By Teresa Miller, NCAP Supporter
During this season of thanksgiving, NCAP gives thanks for the farmers, farmworkers, and food advocates who help nourish our communities. Farming and food service represent difficult, demanding industries with slim margins. We’re particularly thankful for those who, despite the pressures to replace human labor with chemical inputs, continue to grow and serve food with an emphasis on human health and environmental sustainability.
Pesticide-free farming offers a host of benefits to consumers and the larger ecological systems they inhabit. Eating organic foods for just a week, for example, can lower the levels of endocrine-disrupting and carcinogenic pesticides in the bloodstream by as much as 95 percent. Farmers who use agroecological methods rather than synthetic inputs help preserve topsoil, protect groundwater, and reduce stress on wildlife—including essential pollinators like bees. Local, organic food systems also have a much smaller carbon footprint than conventional industrial farms and their associated large transportation networks.
In order to reap the benefits of small farms and locavore cuisine, though, we have to support them economically. The decisions we make about where and what to buy determine whether a sustainable market will exist for healthier, environmentally friendly food in the long term. Many small farms rely on community-supported agriculture (CSA) subscribers to maintain the necessary levels of financial predictability and economic security to remain in business. Supporting locally sourced restaurants and signing up for a CSA can help your community sustain a vibrant local food system.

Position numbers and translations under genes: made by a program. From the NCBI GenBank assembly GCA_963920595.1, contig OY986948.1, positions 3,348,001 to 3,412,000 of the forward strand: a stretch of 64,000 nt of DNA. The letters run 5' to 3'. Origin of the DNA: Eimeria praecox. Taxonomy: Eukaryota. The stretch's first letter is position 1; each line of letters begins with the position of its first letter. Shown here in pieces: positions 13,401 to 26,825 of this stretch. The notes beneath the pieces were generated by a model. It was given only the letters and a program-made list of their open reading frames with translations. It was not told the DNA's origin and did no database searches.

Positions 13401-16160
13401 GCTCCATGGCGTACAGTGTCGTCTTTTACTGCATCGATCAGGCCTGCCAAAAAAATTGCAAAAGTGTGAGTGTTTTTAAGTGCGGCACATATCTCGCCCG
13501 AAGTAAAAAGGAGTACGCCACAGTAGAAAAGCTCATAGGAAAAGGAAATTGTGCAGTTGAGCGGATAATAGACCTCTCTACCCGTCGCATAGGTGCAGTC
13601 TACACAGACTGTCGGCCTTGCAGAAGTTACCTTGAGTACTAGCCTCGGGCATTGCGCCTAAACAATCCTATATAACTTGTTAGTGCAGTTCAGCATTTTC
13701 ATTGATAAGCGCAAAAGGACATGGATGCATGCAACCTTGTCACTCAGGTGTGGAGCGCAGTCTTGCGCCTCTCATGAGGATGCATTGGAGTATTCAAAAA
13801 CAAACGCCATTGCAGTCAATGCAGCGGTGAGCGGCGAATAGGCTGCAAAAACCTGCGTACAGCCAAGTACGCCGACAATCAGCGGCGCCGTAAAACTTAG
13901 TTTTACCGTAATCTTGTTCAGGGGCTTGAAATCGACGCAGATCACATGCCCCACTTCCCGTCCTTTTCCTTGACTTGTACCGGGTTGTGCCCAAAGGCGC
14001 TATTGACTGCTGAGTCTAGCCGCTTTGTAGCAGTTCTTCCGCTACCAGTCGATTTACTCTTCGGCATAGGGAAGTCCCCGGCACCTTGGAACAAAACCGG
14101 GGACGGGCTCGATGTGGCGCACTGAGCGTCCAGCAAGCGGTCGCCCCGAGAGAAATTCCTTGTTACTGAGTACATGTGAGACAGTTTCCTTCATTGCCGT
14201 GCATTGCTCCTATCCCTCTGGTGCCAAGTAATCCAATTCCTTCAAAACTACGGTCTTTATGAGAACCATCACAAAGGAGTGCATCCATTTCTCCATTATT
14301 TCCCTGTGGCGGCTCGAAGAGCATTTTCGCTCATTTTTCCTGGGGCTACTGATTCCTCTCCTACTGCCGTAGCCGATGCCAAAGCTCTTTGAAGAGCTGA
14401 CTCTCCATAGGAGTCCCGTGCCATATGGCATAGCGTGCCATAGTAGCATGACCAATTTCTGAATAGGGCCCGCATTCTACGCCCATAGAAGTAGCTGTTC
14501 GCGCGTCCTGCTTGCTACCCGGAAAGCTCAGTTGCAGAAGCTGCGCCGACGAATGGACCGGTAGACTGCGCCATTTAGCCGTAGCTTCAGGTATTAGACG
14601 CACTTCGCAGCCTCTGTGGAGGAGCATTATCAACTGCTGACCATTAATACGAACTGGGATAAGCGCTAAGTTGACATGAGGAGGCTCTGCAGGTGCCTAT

In addition to individual consumer choices, it’s important to recognize the larger systemic factors influencing the food system. In the current farming landscape, large, industrial, chemical-dependent enterprises have economic advantages over small-scale endeavors, in part because they’re allowed to externalize the environmental and health costs of their production and transport methods—including the spread of pesticides beyond target crops. Income inequality also affects the extent to which people can exercise choice over their food. As a result, advocacy for structural change remains an essential ingredient in achieving a truly sustainable food system.
However you celebrate and whatever you serve at your table this season, NCAP encourages you to consider the larger story behind your meal. Do you know who grew your food and who harvested it? How did its production affect wildlife and the environment, and how far did it travel to get to you? How might you forge a deeper connection to your local food system through the holidays and in the coming year?
To learn more about the issues facing today’s farmers and food workers, watch NCAP’s video “Living Wage: Perspectives through the Food Supply Chain”: